The three main types are:
Type 1 diabetes, formerly called juvenile diabetes, is usually first diagnosed in:
- Young adults.
In this type of diabetes, the beta cells of the pancreas no longer make insulin because the body's immune system has attacked and destroyed them.
Type 2 diabetes, formerly called adult-onset diabetes, is the most common type. People can develop type 2 at any age -- even during childhood. This form of the condition usually begins with insulin resistance, a condition in which muscle, liver, and fat cells do not use insulin properly. At first, the pancreas keeps up with the added demand by producing more insulin. In time, however, it loses the ability to secrete enough insulin in response to meals.
Gestational diabetes develops in some women during the late stages of pregnancy. Although this form of the condition usually goes away after the baby is born, a woman who has had it is more likely to develop type 2 diabetes later in life. Gestational diabetes is caused by pregnancy hormones or by a shortage of insulin.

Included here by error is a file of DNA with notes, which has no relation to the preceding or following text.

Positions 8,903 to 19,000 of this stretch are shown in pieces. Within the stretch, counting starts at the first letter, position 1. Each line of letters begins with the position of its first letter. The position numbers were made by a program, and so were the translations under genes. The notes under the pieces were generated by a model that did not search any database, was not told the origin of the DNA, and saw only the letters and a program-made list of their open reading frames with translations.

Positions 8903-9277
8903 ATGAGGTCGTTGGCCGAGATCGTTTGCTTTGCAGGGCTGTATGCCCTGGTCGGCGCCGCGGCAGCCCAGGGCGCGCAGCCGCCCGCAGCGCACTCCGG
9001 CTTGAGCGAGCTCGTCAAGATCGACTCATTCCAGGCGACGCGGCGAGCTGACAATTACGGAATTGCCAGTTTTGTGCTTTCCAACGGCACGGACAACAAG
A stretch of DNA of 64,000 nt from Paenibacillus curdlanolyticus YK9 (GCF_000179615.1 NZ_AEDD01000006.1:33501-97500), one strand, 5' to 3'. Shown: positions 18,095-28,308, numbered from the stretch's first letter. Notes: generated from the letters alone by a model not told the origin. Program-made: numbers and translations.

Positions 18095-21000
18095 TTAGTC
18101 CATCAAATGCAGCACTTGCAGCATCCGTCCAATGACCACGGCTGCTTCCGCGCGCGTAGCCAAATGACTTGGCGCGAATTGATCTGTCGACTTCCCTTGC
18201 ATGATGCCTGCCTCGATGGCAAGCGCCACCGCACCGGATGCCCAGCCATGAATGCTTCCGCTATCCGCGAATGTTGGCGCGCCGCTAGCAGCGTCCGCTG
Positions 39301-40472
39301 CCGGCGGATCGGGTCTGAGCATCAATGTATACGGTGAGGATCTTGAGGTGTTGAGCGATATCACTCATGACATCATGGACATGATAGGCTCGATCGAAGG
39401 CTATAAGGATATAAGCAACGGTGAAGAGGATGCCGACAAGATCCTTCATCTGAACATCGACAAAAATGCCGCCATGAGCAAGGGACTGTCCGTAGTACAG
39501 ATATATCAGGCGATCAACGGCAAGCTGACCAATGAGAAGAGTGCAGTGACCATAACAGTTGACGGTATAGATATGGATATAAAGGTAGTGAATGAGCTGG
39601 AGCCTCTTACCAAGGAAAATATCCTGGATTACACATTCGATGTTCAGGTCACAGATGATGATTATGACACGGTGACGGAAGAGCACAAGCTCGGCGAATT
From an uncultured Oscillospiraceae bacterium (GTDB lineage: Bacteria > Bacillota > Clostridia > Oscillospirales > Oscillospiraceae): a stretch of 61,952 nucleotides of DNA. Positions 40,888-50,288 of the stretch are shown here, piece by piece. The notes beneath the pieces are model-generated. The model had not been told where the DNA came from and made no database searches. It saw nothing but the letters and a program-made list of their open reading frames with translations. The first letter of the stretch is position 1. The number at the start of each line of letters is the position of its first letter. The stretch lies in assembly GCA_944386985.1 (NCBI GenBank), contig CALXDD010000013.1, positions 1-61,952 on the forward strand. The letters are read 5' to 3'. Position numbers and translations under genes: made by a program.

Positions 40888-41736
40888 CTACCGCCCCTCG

Out of every 100 pregnant women in the United States, 3 to 8 will develop this type of diabetes.
To move away from basing the names of the two main types of diabetes on treatment or age at onset, in 1997, two organizations recommended a universal adoption of simplified terminology.
The preferred name "type 1 diabetes" was recommended to replace the former names of:
- Type I diabetes
- Juvenile diabetes
- Insulin-dependent diabetes mellitus
The preferred name "type 2 diabetes" was recommended to replace the former names of:
- Type II diabetes
- Adult-onset diabetes
- Non-insulin-dependent diabetes mellitus